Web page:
Though the full UNESCO Biosphere Reserve includes seven mountain lakes and numerous rare flora and fauna, the star attraction for most visitors is the massive Sary-Chelek lake itself. Over 2km at its widest and over 7.5km long, the lush shoreline vegetation and dramatic crags facing the lake's accessible south shore make it a favorite local travel destination and it is not hard to understand why.

State Museum of Fine Arts

Collections of Kyrgyz embroidery and felt rugs, a splendid variety of paintings, and rotating exhibitions of local and international touring works all make a visit here worthwhile.

Ak Örgö Yurt Workshop

This workshop became famous after one of its products won the 'most beautiful yurt' competition at the 1997 'Manas 1000' festival and had its work exhibited six times in the US at several museums and cultural centres across the country. However, it was almost bankrupted when a luxurious $50,000 yurt ordered for President Bakiev was never paid for given the president's sudden ousting in the 2010 revolution. If there are orders on ongoing, watch the workshop's machines for felt-cutting and wood-bending.

Jayma Bazaar

Osh Bazaar is one of Central Asia’s biggest markets dealing in everything from traditional hats and knives to seasonal fruit to horseshoes forged at the smithies in the bazaar. Many stalls are crafted from old container boxes and banal warehouse architecture, but there is a fascinating bustle nonetheless, stretching for about 1km astride the river.


The people of Kyrgyzstan certainly are the jewels of the country but the cuisine is a close second. Rich with interesting meats, dairy products, and warm goodness, this food will stick to your ribs and get you ready for a trek into the hills.


This is one of the most favorite and traditional Kyrgyz dishes, having Turkic roots. Beshbarmak is a chopped meat with noodles, onions and meat broth. It is noteworthy that traditionally beshbarmak is eaten by hands. This is the reason for the name of the dish: in translation from Kyrgyz, ‘beshbarmak’ means ‘five fingers’.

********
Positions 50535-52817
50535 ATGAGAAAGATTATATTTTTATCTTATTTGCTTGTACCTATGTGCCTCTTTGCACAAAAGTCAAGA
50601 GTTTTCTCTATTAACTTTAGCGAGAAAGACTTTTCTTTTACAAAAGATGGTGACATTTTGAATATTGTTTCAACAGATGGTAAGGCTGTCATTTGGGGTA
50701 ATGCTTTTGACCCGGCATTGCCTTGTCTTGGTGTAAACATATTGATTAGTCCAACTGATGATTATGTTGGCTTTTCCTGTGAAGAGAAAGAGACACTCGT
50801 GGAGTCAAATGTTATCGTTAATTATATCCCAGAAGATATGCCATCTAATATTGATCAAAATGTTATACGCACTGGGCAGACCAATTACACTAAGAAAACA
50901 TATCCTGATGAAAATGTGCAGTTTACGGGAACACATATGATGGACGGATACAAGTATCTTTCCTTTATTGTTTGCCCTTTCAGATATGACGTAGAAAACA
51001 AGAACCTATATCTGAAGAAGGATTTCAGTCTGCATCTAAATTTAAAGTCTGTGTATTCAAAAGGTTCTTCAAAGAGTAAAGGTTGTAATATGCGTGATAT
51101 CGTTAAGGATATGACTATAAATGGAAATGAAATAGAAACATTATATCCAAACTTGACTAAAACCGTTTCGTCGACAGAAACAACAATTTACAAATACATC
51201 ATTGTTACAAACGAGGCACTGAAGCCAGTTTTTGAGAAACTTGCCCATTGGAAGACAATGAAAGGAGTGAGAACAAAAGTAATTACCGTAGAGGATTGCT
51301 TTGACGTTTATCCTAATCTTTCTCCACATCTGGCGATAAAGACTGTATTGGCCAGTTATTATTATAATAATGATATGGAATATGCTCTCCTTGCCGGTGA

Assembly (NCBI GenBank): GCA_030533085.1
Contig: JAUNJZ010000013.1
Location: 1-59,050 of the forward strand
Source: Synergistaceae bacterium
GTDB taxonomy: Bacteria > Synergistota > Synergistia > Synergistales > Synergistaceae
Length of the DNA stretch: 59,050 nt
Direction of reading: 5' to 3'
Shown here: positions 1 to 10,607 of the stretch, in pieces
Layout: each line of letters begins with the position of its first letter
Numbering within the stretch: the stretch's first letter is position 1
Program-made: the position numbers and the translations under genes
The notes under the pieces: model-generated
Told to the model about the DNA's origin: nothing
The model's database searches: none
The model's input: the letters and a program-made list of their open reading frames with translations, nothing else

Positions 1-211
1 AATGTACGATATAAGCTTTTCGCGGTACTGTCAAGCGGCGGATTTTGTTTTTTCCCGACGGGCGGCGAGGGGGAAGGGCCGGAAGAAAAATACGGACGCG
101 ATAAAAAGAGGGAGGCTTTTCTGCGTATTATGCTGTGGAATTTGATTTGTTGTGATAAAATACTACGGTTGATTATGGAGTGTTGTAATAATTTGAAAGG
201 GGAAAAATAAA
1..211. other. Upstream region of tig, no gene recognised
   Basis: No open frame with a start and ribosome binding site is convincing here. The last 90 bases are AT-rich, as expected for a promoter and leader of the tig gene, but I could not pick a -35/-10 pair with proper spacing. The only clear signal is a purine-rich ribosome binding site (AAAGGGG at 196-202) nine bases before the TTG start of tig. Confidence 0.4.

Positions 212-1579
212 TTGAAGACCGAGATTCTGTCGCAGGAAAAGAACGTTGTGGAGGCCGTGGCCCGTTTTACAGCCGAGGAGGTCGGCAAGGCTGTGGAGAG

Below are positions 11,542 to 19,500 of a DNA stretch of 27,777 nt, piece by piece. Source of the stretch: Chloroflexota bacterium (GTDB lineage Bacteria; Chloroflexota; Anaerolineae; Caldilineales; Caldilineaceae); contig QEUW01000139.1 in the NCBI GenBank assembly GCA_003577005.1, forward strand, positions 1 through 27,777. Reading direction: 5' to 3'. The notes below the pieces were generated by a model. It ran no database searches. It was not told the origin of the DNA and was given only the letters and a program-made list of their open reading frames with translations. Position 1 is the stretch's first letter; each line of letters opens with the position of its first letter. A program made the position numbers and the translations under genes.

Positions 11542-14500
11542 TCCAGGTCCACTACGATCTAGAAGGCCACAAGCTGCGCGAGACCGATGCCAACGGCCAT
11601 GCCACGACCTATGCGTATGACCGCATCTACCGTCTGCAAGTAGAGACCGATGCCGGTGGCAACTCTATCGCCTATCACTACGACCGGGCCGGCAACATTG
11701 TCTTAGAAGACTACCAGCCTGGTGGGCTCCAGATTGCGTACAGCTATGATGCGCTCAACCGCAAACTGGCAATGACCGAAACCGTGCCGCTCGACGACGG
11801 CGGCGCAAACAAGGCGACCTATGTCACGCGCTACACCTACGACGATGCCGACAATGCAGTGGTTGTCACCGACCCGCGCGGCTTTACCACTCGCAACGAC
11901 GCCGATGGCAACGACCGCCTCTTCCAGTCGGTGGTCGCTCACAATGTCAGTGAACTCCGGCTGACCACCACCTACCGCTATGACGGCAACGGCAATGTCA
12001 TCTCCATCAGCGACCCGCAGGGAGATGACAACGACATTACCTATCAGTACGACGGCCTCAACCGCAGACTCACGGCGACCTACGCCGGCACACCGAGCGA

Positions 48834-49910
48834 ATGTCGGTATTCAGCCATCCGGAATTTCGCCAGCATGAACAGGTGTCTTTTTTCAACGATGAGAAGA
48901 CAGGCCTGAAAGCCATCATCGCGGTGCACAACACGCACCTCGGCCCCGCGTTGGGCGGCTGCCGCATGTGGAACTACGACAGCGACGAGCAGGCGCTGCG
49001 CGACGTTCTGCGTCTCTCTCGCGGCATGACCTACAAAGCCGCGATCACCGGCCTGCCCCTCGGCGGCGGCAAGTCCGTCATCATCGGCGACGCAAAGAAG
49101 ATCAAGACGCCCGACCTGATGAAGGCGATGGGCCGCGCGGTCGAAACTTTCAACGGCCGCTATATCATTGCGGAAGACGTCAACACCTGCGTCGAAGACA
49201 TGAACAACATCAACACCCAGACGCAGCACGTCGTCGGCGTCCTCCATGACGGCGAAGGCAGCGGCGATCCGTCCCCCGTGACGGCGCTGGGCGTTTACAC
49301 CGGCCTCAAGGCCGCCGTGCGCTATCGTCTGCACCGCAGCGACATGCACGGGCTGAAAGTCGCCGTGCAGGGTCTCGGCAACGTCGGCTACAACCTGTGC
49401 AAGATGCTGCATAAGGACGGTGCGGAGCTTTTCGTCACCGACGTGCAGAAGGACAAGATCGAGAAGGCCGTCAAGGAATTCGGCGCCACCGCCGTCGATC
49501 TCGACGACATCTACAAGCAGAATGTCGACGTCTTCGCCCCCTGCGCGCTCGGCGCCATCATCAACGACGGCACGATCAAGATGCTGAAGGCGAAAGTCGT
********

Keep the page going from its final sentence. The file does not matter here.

This is a traditional Central Asian dish that comes from the Ferghana Valley and is widespread in southern Kyrgyzstan. The basis of the dish is rice, carrots and meat, first fried and then cooked. There is no canonical recipe for cooking plov and practically every region has its own recipe.


This dish mainly consists of boiled noodles, seasoned with fried, then extinguished vegetables and meat. Lagman has Dungan roots and since ancient times is one of the favorite dishes of national cuisine. Like plov, the lagman has many varieties and ingredients vary with the types.


A cold soup of Dungan origin, Ashlyan-fu is prepared from sour-spicy vegetable broth, noodles and starch. The dish is common in the Chui and Issyk-Kul regions of the country, but the most delicious is Ashlyan-fu, which is prepared in the city of Karakol, where Ashlyan-fu is served with a small fried patty with potatoes.

Share your views

"It is hard to fail, but it is worse never to have tried to succeed."

"Envy comes from wanting something that isn't yours. But grief comes from losing something you've already had."

Photo Gallery